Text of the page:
This report shows that if you build places on the assumption that people will drive everywhere, you'll get a lot of traffic, while if you give people options, you'll get less. Not everyone may want to live downtown, but those who choose to do so are keeping the roads clear for everyone else.

Roads


Turn on a bulb-out to protect White Flint pedestrians

If Montgomery County is serious about creating walkable places, it must fix dangerous intersections like Hoya Street and Montrose Road in White Flint. Drivers turning right from southbound Hoya to Montrose can't see pedestrians beginning to cross. A bulb-out would make pedestrians visible and the intersection safer.

Last fall, my mother tried to cross here, and told me that she would have been run over here if she had crossed when the walk signal turned green. So I went to see for myself. Recent pedestrian safety improvements had not made the intersection safe. Drivers turning right from Hoya onto Montrose can't see pedestrians on the north side of Montrose Road because a wall at the Monterey Apartments complex blocks drivers' view.

That wall was there before the pedestrian improvements. Why hadn't the changes included a solution for this hazard?


Image from Google Maps.

The Hoya/Montrose intersection was part of the $117 million Montrose Parkway West project. Before 2010, Montrose Road intersected Old Georgetown Road here, before crossing Rockville Pike and becoming Randolph Road on the other side. But in 2010, Montgomery County finished building the adjacent Montrose Parkway at a cost of $70 million.

The Maryland State Highway Administration (SHA) also finished their own $47.2 million project, which removed the intersection between Montrose Road and Rockville Pike. The end result is that Montrose Road now ends at what used to be part of Old Georgetown Road, now renamed Hoya Street, while Old Georgetown meets Rockville Pike farther south.

Pedestrian safety improvements followed between 2010 and 2012: new curb ramps, a pedestrian refuge in the median of Hoya Street, an improved pedestrian island between the main part of Montrose Road and the slip lane onto southbound Hoya Street, and a marked crosswalk across the slip lane. And yet, nobody in MCDOT or SHA fixed the hazard the wall causes. Why not?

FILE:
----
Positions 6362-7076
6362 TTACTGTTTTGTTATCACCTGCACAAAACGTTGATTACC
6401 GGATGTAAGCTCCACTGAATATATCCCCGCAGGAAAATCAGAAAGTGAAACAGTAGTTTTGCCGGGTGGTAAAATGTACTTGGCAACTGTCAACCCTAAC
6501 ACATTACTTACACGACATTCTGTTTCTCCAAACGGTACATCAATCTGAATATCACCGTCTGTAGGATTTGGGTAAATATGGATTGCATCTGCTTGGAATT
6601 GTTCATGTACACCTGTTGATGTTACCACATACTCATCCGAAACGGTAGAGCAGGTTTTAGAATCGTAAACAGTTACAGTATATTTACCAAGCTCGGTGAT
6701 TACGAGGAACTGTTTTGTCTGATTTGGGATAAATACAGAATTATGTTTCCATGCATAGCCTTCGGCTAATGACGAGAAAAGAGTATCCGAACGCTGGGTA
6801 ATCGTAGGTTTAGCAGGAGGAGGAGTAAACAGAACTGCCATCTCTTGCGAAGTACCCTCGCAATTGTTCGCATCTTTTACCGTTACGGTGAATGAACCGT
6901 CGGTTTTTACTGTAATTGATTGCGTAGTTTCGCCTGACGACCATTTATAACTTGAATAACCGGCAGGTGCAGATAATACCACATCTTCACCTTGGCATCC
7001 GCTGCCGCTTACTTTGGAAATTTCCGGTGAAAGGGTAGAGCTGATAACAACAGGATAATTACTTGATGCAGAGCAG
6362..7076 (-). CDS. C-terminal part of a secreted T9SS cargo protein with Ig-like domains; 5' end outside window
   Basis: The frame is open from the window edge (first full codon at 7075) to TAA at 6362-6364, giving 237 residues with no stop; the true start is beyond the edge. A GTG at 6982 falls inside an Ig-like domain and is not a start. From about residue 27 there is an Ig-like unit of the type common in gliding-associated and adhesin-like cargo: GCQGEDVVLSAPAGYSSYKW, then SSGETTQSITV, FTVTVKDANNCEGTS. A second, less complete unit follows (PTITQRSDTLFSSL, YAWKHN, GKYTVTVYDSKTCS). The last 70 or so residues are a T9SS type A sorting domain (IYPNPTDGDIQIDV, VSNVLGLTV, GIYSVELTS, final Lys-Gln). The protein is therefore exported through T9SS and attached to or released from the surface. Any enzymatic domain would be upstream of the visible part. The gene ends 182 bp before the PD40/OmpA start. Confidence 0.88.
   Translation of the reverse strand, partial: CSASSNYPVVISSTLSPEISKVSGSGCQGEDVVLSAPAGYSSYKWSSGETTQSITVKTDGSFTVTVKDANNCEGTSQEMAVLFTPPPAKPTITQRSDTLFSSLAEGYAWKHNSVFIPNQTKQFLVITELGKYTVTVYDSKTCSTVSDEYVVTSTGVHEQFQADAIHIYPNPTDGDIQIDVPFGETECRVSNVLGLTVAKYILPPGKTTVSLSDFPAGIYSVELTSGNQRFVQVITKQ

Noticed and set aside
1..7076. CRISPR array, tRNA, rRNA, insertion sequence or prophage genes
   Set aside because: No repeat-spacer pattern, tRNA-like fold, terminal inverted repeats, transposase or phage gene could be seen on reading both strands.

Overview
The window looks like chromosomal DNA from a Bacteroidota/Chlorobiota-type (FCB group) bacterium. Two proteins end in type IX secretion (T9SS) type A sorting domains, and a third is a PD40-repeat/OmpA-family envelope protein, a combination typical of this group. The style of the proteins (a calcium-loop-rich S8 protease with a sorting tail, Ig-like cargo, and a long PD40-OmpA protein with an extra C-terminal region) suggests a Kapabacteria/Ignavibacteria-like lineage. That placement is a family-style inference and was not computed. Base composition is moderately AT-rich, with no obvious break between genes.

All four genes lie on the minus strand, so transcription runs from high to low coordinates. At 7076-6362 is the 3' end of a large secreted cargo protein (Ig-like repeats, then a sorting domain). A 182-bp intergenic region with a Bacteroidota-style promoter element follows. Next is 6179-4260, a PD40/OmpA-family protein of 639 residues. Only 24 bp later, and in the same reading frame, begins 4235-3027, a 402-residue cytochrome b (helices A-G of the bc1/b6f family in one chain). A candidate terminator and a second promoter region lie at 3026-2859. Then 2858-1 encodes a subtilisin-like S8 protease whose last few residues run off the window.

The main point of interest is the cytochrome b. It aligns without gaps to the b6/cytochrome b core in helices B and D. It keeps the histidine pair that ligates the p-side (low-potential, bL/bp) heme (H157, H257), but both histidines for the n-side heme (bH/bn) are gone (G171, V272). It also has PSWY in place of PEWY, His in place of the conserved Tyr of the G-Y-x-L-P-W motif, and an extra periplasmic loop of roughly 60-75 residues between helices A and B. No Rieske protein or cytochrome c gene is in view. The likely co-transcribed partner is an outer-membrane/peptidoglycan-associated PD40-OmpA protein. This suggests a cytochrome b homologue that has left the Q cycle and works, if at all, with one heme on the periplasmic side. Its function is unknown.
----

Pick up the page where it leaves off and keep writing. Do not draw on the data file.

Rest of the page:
Photo by Peter Blanchard on Flickr.

When asked via email how to make this intersection safe for pedestrians, Bruce Mangum, head of MCDOT's signals engineering team, said that they will add two signs reading "Turning Traffic Yield To Pedestrians." One will put one on the traffic signal and the other at street level just behind the curb.

Mangum added that "[n]o amount of engineering (signs, signals, pavement markings) can assure safe intersection operations unless motorists and pedestrians alike know and recognize their respective responsibilities." But a few more signs won't make this intersection safe. Research shows that these signs don't significantly increase the likelihood of drivers yielding to pedestrians during right turns. So extra signage likely won't help. And that's at intersections where the drivers can see the pedestrians. Even the most responsible drivers and pedestrians can't see through a wall.

Fortunately, there actually is an engineering solution that can make the intersection safe: a bulb-out (also called a curb extension), where the sidewalk extends farther toward the middle of the road.

With a bulb-out into Montrose Road, a driver making a right turn would be able to see pedestrians waiting to cross. Also, pedestrians would only cross one lane of traffic, instead of two.

It's true that a bulb-out would reduce westbound Montrose Road from two lanes to one at the intersection. But since Montrose Road no longer connects with Rockville Pike, it doesn't need two lanes there anyway. Plus, since this intersection is part of Montgomery County's transformational 2010 White Flint Sector Plan, pedestrian safety and walkability should be the priority.

Signs alone won't make this intersection safe for pedestrians. Sooner or later, a right-turning driver will hit a pedestrian here. Installing a bulb-out would prevent this from happening. MCDOT, please do it.